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Brief ReCap of This Series
This is the last installment for my series on Cognitive Therapy.
I sure hope it’s been helpful to you. I know it has for me! We all can fall into unhealthy thought patterns from time to time, and it’s helpful to remind ourselves of what they are and how to break them.
Here is the Pinterest version of all ten distorted thought patterns we have covered in this series:
Now, on with the final part of the series.
Let’s meet Jessica.
Jessica’s a high achiever who excels at a lot of things.
But she doesn’t seem to enjoy her success very much. She often rains on her own parade by putting herself or her accomplishments down.
For example, her friends and family praise her last recital performance. “That was so good!” they all say.
But Jessica just brushes them all off. “Yeah, it was okay, I guess. But I should have done better.”
Jessica uses a distorted thought pattern called,
“Discounting the Positive.”
At first glance, it sounds like the negative mental filter distortion we talked about earlier. A negative mental filter is like color blindness: we ignore the positive because we simply can’t see it.
But discounting the positive is worse than blindness. Those with this distortion can still see the positives in their lives, but insidiously turn them into something negative: a mistake, a fluke, an outlier, or a misunderstanding.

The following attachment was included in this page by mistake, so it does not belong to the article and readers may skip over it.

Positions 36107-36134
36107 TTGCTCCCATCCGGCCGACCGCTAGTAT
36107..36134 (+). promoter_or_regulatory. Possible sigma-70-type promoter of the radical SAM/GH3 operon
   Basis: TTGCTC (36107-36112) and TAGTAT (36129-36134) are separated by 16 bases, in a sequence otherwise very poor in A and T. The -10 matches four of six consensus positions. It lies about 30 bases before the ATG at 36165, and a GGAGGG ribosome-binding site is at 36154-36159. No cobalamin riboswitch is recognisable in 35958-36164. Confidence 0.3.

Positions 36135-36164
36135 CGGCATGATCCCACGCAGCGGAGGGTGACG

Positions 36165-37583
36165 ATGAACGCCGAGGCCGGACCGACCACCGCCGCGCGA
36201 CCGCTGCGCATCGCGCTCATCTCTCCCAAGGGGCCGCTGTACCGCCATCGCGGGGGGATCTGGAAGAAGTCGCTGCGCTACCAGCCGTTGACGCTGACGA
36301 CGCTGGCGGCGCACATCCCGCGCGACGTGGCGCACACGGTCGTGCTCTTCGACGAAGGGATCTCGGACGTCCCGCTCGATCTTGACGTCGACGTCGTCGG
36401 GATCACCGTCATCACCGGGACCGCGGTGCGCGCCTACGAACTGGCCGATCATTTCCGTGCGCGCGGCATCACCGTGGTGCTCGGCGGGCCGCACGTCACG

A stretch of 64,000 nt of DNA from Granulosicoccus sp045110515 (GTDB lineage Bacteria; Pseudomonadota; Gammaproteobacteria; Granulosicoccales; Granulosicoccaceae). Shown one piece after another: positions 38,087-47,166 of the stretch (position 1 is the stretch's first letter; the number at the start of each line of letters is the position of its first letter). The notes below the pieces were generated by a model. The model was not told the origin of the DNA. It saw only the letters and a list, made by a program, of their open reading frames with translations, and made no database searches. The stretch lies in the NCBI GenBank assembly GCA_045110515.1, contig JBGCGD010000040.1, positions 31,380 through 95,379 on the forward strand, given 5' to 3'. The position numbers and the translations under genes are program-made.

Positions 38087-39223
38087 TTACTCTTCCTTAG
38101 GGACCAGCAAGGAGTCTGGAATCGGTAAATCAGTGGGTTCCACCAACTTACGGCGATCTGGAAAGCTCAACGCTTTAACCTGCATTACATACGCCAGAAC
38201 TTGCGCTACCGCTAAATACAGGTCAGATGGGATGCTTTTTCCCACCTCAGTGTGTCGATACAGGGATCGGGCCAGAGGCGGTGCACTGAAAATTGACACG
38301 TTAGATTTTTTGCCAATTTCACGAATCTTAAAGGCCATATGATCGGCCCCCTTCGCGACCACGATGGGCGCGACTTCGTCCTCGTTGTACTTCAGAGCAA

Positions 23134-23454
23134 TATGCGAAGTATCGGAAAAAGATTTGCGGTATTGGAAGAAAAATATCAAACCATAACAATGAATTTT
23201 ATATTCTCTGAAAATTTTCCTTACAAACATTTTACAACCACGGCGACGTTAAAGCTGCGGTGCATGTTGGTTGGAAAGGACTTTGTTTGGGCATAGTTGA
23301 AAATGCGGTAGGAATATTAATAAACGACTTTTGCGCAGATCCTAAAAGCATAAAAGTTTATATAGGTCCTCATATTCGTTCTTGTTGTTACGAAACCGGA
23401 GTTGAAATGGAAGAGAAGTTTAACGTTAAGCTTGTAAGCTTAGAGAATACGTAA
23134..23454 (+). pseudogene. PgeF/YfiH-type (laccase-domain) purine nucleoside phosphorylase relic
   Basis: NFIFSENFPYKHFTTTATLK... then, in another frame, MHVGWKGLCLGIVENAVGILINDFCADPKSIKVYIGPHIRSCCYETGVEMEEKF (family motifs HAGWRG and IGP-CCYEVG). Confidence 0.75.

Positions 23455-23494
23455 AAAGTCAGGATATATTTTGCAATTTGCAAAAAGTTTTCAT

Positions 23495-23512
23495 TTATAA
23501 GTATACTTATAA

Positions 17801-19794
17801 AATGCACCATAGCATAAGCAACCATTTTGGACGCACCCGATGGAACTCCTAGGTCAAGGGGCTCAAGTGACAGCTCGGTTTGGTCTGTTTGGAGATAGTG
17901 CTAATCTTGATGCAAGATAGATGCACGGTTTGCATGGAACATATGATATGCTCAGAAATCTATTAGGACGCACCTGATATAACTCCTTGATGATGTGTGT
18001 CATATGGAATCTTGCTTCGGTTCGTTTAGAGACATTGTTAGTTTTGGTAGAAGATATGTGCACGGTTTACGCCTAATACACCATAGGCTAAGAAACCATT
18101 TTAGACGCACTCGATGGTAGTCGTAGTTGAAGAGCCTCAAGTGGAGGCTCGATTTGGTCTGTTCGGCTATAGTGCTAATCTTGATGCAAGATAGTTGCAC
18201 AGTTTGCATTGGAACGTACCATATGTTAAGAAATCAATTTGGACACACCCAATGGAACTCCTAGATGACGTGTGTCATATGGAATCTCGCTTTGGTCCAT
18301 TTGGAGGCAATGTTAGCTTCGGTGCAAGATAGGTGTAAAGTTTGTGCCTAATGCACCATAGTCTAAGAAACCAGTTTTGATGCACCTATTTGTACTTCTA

It’s often phrased as a “YES-BUT” statement.
Jessica says, “YES, I did okay at the recital, BUT you just didn’t hear all the mistakes I made.”
Here are some others:
- “YES, I got the promotion, BUT only because no one else wanted it.”
- “YES, I was invited, BUT they just felt sorry for me.”
- “YES, I got an A, BUT only because it was an easy test.”
What makes this distortion so tricky is that it hides under a thin veneer of objectivity. “Oh, sure,” we say, “I hear what you’re saying. But if you only understood things as well as I do, you’d see it’s all baloney.”
And there are several variations on this theme:
- “That was really nothing, because…”
- “You are only saying that because….”
- “That doesn’t count because….”
- “They are only being nice to me because….”
Turning Lemonade Back into Lemons
You’ve probably heard the old saying “When life gives you lemons, make lemonade.”
Discounting the positive reverses this process by making us think that anything good must be, at its core, something sour and dour.
Jessica may look confident, but she suffers from social anxiety and depression.
She worries about her mistakes and how others judge her.
Her friends and family try to encourage her by pointing out positives in her life. But she’s already armed herself with an endless supply of “YES-BUT” rebuttals:
“That was a great performance!”
“YES, BUT I should have done better.”
“The audience gave you a standing ovation.”
“YES, BUT most of them are not trained musicians. They don’t know any better.”
“Your teacher thought you did well.”
“YES, BUT that just means she’ll give me something harder for the next recital. Who needs that kind of pressure?”
Psychiatrist David Burns says this distortion is like having a relentless critic running around our brains, just waiting to tear down any positive we or others might say.